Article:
The Washington Post

Paul Wong
Afghanistan interim leader Amid Karzai stands among American flags yesterday in the Rose Garden of the White House, during his visit with Pres. Bush. <br><br>AP PHOTO

KANDAHAR, Afghanistan With a hail of bullets and grenades, about 100 Afghan troops and 20 U.S. Special forces stormed a hospital prison ward here early yesterday afternoon, killing six injured Arab fighters who had been barricaded inside for 50 days.

The 10-hour siege, which ended in an intense, 45-minute barrage of gunfire and grenade booms, wiped out the last known pocket of resistance in this southern Afghan city by members of the al-Qaida network allied with the collapsed Taliban militia and Saudi fugitive Osama bin Laden.

But other groups of Taliban and al-Qaida forces are still believed to be operating in the surrounding countryside, and U.S. special forces, working with Afghan troops, have been conducting frequent raids on their suspected hideouts.

One such raid last week in a village 60 miles north of here proved controversial. American military officials called the attack a success, claiming the forces had killed 15 fighters and captured 27. But the raid drew protests from local Afghan leaders, who claimed the dead included civilians who had been negotiating the surrender of Taliban troops.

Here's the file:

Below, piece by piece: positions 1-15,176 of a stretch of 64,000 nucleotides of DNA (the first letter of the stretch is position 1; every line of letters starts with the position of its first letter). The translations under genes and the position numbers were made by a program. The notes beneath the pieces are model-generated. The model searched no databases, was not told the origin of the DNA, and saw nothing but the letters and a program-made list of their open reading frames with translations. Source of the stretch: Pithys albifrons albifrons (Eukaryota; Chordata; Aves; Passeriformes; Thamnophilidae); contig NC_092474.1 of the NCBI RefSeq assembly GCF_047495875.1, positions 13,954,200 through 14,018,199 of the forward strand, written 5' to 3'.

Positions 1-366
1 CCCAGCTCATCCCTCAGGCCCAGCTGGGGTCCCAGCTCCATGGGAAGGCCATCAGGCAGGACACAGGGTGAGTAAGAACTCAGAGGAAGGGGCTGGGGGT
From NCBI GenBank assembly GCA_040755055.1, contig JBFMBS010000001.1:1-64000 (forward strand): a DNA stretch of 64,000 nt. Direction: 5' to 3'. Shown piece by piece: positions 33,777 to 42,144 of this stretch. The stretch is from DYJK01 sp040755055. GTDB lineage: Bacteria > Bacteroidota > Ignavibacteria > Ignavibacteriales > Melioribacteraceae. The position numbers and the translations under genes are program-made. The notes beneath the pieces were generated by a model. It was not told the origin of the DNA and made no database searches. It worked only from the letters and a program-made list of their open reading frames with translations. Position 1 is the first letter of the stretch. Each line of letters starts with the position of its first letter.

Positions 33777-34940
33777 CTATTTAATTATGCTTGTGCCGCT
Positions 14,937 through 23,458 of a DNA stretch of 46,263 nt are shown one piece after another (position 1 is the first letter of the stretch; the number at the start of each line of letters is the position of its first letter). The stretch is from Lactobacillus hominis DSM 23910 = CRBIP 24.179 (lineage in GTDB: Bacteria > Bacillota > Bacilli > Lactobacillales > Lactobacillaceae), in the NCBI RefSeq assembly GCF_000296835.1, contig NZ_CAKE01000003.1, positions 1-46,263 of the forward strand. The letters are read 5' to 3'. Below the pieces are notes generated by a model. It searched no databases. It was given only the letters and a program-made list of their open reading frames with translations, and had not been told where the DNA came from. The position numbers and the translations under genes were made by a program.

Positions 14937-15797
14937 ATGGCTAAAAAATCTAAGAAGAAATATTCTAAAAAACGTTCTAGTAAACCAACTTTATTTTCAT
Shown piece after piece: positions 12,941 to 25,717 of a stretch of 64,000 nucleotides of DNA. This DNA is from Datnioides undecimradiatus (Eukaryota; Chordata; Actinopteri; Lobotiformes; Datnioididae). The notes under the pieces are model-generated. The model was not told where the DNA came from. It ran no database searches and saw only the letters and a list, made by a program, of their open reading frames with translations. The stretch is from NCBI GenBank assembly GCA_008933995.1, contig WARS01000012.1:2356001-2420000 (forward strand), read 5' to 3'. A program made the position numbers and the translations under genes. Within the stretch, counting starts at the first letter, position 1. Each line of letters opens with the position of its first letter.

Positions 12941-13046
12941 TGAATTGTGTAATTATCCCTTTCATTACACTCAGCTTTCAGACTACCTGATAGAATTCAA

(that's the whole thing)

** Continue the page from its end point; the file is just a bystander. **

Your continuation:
In yesterday”s siege at Mirwais Hospital, five Afghan troops were wounded before and during the final assault in which the attacking forces moved from room, hurling concussion grenades and then spraying gunfire. One Afghan soldier was shot in the head and sent to the U.S. base at Kandahar Airport for treatment. There were no American casualties.

Afghan and U.S. military forces said the Arabs had refused two separate orders to surrender since early morning and instead fought back fiercely with pistols and grenades. At least one Arab blew himself up with a grenade, and by 1:45 p.m., all six were dead.

“It is all over. They fought until the last drop of their blood,” said Khalid Pashtun, a senior advisor to the provincial governor, as he left the hospital in a truck full of Afghan troops shortly after the assault ended. “We gave them an ultimatum and we said their lives would be spared, but they would not listen. We had no other choice.”

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